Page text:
The American Medical Association (AMA) has announced the launch of a multimillion-dollar campaign aimed at motivating the public and pressuring politicians and Congress to tackle the issue of Americans without health insurance. The three-year campaign, “Voice for the Uninsured,” includes print and broadcast advertising and a Web site dedicated to the cause. During the first year, the focus of the campaign will be to educate American voters and presidential candidates about the plight of the uninsured. The second year will focus on persuading voters to support presidential candidates who advocate for coverage for the uninsured. During the third year, the AMA will pressure Congress to pass legislation that will ensure all Americans have health insurance. To access the AMA campaign Web site, go to http://www.ama-assn.org/ama/pub/category/17712.html. For more information, visit http://www.aafp.org/news-now/professional-issues/20070827amavoicecampaign.html.
AAFP Advocacy Efforts Address Retail Health Clinic Co-pays, Other Issues
In private sector advocacy efforts this summer the AAFP sent letters to 65 health insurance companies across the country. A letter to health plans in June asked them not to design benefit plans that offer patient co-pays for visits to retail or convenience health clinics that are lower than co-pays for a visit to their primary care physician. Another June letter asked payers to adopt the increase in relative value units for evaluation and management services set out in the 2007 Medicare physician fee schedule. In July, a letter to payers asked that health plans recognize family physicians with special training, as well as those who provide women's health services. The letter pointed out that family physicians can earn certificates of added qualifications in adolescent medicine, geriatric medicine, sports medicine, sleep medicine, and hospice and palliative medicine, and stated that health plans must explicitly include family physicians in any reference to access to health services for women, children, and older persons. As a result of the AAFP's letter-writing campaign, UnitedHealthcare will now reimburse physicians for a preventive medicine service plus 50 percent of certain problem-oriented evaluation and management services. For more information, go to http://www.aafp.org/news-now/practice-management/20070829privadvocacy.html.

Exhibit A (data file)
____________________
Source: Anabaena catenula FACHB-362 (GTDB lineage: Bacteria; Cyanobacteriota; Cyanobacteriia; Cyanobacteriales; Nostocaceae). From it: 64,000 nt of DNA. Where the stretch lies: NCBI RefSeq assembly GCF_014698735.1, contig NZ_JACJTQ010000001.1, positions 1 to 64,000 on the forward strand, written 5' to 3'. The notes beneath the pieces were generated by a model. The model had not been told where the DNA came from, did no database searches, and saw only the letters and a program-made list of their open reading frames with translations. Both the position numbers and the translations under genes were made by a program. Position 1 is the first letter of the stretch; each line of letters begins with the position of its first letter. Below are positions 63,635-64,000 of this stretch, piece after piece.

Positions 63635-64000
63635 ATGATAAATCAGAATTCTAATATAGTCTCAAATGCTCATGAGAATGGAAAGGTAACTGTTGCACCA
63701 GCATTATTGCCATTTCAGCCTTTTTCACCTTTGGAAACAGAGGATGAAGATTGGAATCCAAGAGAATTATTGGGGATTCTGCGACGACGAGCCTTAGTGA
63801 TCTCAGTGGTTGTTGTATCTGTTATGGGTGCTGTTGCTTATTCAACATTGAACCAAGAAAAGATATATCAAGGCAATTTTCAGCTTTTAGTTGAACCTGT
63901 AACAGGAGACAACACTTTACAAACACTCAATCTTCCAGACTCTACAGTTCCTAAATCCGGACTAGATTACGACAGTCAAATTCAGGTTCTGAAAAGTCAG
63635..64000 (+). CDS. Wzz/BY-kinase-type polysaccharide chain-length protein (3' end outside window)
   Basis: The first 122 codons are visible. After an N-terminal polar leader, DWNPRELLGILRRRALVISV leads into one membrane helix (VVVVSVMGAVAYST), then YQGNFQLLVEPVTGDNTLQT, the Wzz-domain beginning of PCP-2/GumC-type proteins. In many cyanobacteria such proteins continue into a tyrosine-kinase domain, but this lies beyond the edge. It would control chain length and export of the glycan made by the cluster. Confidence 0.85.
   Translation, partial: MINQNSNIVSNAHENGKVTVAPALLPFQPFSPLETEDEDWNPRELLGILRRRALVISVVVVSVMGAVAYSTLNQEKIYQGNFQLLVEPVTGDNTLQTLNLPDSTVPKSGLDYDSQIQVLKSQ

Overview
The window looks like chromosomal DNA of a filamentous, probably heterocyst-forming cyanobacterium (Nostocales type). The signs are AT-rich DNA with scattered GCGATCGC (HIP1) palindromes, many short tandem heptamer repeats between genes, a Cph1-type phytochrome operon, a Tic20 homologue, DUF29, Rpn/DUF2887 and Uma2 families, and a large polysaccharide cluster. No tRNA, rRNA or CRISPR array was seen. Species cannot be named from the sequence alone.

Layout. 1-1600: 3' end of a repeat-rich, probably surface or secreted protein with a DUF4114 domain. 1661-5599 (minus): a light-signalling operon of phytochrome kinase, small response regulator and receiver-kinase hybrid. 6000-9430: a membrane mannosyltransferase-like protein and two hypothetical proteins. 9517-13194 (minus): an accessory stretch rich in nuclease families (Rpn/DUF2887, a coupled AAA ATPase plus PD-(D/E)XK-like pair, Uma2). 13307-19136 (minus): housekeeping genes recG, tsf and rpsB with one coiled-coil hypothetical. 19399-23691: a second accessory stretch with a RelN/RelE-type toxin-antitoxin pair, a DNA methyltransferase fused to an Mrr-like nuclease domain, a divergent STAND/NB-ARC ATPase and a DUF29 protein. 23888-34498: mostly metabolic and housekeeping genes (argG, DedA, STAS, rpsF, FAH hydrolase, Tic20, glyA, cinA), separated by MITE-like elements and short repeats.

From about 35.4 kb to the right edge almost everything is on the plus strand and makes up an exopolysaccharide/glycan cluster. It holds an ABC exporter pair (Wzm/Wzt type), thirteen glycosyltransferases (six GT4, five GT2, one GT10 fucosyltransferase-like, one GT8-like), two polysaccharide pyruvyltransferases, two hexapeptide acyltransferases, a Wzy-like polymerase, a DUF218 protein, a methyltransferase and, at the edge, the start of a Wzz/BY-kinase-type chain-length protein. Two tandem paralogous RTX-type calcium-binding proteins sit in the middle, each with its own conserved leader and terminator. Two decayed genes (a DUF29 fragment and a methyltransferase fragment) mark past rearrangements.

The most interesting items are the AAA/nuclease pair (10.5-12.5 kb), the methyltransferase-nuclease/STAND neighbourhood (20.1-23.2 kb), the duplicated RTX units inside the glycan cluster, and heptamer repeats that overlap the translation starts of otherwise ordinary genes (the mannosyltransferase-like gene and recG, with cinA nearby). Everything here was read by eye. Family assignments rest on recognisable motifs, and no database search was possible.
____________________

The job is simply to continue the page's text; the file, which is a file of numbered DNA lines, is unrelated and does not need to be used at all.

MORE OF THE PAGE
Report Finds Physicians Drawn to Mid-sized, Single-Specialty Practices
A report released in August by the Center for Studying Health System Change (HSC) found that fewer American physicians are working in solo and two-physician practices and that the number of physicians moving to mid-sized, single-specialty practices is increasing. The report represents findings from HSC community tracking surveys of 6,000 to 12,000 physicians conducted between 1996 and 2005. Researchers found that between 1996–1997 and 2004–2005 the proportion of physicians in solo and two-physician practices decreased from 40.7 to 32.5 percent. The proportion of physicians in three- to five-physician practices decreased from 12.2 to 9.8 percent, whereas physician groups of six to 50 physicians increased from 13.1 to 17.6 percent. For more information, go to http://www.aafp.org/news-now/professional-issues/20070904hscpracticesize.html. To access the report, visit http://www.hschange.org/CONTENT/941.
Practice Improvement Conference to Focus on Infectious Diseases
The 2007 Conference on Practice Improvement: Health Information and Patient Education will be conducted November 8-11 in Newport Beach, Calif., and will focus on infectious and communicable diseases. The conference is a joint presentation of the AAFP and the Society of Teachers of Family Medicine. Skills-building preconference workshops will be conducted on billing for patient education and on electronic health records. For more information and to download the conference brochure, go to http://www.aafp.org/news-now/practice-management/20070822practimprconf.html.
—AFP AND AAFP NEWS NOW STAFF
For more news, visit AAFP News Now at http://www.aafp.org/news-now.
Copyright © 2007 by the American Academy of Family Physicians.